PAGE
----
Raising Monarchs No Longer a Lofty Initiative

By TERESA HAGAN | Sep 11, 2019
Photo by: Gail Travers Monarch butterflies alight on a Surf City garden. Boosting a declining population with in-captivity breeding is now discouraged.

Back in 2016 when I started the Monarch Butterfly Project for the Garden Club of LBI, I thought I was doing a good thing.

Everyone had noticed that these orange and black beauties that once covered our island had become scarcer and scarcer. A lot of us wondered what was going on and a little research told us.

Of course, climate change (heavy rains, strong winds, hail and extreme temperatures) plays a big part. A few years ago, one frost killed 80 percent of the monarch population.

Loss of habitat is another big factor. Since the early ’90s, malls, housing developments and shopping centers have destroyed an area four times the size of Illinois on the migration routes alone. These flyways are where the monarchs stop to eat and rest on their 3,000-mile, two-month journey to (and from) Mexico.

But, by far, the most detrimental to all wildlife health are the “cides” – which literally means “killers of.” Herbicides and pesticides don’t discriminate, killing every bug (including beneficial insects) and plant in their path (especially milkweed). It’s this milkweed that is so necessary for monarch propagation since it’s the only plant females will lay their eggs on.

Further research found that LBI was not alone in missing its monarchs. In the last 20 years the population has declined by 90 percent, and the survival rate in the wild was dismal – a mere 10 percent.

The solution seemed a no-brainer: plant more milkweed and raise more monarchs. That’s when the Monarch Butterfly Project was born. Its purpose was twofold: to bring awareness to the monarch’s plight and to establish sustainable breeding stations.

That first year, I hand-raised and released 59 butterflies. And believe me when I tell you there is nothing more thrilling than harvesting that tiny egg, nurturing it through puberty and finally watching your baby take off from your hand.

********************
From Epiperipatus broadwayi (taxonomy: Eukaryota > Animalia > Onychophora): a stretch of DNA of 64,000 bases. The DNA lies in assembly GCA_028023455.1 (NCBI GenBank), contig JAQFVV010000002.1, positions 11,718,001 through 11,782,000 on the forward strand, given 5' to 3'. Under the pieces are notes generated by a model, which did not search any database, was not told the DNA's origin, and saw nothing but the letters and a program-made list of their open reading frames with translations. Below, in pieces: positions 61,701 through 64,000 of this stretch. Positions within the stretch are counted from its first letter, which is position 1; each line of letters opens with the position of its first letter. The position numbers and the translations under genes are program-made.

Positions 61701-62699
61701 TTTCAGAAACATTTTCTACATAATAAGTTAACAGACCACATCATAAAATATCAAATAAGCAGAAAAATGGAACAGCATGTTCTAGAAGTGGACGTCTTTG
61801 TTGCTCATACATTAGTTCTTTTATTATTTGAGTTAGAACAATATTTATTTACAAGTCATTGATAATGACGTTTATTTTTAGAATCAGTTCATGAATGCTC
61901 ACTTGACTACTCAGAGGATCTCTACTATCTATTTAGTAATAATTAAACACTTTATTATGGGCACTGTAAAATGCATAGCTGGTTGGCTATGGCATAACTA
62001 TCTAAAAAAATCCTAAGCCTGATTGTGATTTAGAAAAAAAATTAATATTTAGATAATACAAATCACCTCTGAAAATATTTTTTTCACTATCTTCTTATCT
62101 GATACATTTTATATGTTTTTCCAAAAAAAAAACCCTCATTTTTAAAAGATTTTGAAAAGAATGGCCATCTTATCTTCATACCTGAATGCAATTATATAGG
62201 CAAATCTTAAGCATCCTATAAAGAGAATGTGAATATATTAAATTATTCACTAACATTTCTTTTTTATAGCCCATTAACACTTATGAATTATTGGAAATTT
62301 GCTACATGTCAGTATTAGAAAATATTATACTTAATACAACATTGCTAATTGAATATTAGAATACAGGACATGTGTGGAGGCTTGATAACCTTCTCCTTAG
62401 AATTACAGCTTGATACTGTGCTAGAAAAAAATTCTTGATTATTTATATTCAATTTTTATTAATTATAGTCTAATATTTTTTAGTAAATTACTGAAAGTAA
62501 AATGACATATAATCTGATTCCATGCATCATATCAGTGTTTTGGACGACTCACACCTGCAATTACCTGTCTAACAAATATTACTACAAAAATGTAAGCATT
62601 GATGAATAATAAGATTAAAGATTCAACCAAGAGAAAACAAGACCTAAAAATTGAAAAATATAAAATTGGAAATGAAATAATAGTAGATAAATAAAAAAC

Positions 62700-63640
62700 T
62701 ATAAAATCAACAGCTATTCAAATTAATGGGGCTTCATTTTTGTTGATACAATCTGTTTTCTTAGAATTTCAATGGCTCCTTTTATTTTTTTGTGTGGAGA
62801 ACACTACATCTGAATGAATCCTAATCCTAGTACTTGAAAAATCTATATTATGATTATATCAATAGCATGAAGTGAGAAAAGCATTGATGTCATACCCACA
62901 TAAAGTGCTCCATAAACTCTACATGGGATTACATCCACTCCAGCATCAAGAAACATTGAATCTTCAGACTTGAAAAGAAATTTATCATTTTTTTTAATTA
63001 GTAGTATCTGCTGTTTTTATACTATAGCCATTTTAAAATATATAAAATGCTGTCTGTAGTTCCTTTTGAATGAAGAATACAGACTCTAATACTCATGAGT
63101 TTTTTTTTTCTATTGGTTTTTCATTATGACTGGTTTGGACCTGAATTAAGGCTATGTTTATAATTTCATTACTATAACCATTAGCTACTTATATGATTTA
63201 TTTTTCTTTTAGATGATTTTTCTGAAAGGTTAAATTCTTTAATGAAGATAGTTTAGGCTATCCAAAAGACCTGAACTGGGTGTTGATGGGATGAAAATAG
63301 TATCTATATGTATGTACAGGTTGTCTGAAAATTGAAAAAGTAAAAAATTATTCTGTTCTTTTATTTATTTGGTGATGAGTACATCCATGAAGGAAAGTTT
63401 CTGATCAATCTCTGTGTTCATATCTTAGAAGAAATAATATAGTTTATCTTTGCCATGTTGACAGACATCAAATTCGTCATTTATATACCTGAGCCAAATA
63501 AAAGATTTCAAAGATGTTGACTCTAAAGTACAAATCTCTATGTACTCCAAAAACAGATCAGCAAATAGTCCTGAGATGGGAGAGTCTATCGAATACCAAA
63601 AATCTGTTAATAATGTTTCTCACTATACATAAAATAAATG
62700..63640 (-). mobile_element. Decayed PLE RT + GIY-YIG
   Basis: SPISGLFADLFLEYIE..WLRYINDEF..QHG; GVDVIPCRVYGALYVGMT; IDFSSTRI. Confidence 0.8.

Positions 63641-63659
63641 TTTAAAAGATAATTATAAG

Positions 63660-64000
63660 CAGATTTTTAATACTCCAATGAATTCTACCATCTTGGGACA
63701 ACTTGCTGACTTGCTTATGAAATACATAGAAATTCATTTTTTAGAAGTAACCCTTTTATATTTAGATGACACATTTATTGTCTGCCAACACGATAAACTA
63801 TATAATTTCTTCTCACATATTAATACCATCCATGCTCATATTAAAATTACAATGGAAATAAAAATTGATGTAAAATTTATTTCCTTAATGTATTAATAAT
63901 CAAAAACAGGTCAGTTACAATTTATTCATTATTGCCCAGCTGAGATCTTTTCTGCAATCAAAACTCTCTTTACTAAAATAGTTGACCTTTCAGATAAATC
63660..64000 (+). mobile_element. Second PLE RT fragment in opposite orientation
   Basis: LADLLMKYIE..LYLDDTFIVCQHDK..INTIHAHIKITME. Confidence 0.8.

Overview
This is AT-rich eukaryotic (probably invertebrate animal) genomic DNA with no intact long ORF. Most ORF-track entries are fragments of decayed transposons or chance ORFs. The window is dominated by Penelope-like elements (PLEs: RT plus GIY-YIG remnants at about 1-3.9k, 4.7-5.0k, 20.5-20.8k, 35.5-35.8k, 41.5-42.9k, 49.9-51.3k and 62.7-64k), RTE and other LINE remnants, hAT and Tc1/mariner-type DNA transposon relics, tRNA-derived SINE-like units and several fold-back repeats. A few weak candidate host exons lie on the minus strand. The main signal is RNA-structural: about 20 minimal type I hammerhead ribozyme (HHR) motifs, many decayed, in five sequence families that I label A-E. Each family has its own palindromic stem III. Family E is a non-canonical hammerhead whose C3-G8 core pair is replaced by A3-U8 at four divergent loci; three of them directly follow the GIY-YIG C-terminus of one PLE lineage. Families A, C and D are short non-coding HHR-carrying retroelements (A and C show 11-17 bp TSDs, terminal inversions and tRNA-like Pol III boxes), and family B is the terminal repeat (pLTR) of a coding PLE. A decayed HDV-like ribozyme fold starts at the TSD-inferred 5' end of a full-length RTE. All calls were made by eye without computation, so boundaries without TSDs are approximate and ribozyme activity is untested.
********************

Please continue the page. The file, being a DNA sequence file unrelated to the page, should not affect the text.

In fact, it’s so addictive that last summer I released 339, which, by my calculations, amounted to 3,390 in the wild!

I was feeling pretty good about myself and then this spring as I was getting ready to collect eggs, a bomb exploded in the monarch universe.

A study by the Proceedings of the National Academy of Sciences found that breeding monarchs in captivity “disrupts critical aspects of their migratory behavior.” In other words, they don’t know north from south and thus fail to head to Mexico for the winter. It seems being indoors, even for a short period, changes their genetic makeup.

None of us wanted to believe it. Maybe, we thought at first, the study applied just to commercially raised monarchs, the kind sold to schools or released at weddings.

But as you read on, the article clearly states “captive breeding both commercially and by summertime hobbyists causes migratory behavior to be lost.”

Some friends still won’t believe it and told me they’ll continue to raise monarchs by hand. But I just couldn’t do it. The thought of my poor butterflies going in circles without a compass was just too haunting.

This summer I removed the hand-raising information from the garden club website.

Instead, I planted more than 100 milkweed plants in my garden and decided to let nature take its course. At times I had more than 20 females circling and laying. It was a gorgeous sight!

I’d like to say I found dozens of caterpillars clinging to my plants, but the sad truth is my success rate plummeted. I suspect the crows were to blame.

However, I’m not giving up. I never use “cides.” I’m planting even more milkweed. And I’m working on an anti-crow outdoor enclosure.

Do I miss hand-raising? You bet! Am I tempted to bring my eggs inside? Absolutely! Will I? Not until the next study, which, with any luck, will disprove this last one – as studies often do. Until then, I’ll just have to trust Mother Nature.

Teresa Hagan lives in North Beach.









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